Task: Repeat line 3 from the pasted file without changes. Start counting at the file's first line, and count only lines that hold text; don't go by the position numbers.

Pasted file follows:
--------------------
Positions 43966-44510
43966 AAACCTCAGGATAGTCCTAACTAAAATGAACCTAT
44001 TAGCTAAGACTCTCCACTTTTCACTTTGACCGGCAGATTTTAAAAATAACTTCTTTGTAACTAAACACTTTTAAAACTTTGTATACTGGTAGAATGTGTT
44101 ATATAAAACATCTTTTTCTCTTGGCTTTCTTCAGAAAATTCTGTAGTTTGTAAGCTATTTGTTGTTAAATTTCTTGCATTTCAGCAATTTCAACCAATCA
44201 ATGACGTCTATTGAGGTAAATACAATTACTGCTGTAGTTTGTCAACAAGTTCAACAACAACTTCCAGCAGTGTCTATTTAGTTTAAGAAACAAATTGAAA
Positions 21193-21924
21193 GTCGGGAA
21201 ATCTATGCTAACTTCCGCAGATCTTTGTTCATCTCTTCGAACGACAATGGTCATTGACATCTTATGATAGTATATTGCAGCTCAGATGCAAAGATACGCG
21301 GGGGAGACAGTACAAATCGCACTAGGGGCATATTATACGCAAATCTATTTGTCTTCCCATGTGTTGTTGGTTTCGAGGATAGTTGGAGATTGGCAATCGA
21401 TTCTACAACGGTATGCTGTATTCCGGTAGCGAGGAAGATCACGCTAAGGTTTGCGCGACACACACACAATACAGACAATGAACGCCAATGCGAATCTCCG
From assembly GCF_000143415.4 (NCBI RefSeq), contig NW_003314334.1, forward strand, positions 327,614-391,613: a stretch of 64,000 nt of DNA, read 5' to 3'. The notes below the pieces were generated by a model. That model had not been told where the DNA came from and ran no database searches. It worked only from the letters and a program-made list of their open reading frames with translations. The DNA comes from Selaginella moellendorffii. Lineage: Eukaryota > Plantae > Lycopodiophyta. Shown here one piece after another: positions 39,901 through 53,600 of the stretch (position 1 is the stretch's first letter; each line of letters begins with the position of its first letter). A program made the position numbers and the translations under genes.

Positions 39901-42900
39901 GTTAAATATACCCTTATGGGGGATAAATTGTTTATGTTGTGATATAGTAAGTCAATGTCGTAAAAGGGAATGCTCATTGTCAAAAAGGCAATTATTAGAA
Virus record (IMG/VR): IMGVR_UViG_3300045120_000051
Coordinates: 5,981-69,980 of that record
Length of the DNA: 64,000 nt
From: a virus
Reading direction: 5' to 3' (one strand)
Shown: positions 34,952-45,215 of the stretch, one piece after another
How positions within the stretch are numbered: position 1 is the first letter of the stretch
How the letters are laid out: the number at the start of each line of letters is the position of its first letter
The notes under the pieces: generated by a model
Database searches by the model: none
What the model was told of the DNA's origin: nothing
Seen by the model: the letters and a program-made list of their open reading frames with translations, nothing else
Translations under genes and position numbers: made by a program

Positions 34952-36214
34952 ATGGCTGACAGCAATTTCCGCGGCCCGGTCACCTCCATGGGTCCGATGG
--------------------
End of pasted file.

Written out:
44001 TAGCTAAGACTCTCCACTTTTCACTTTGACCGGCAGATTTTAAAAATAACTTCTTTGTAACTAAACACTTTTAAAACTTTGTATACTGGTAGAATGTGTT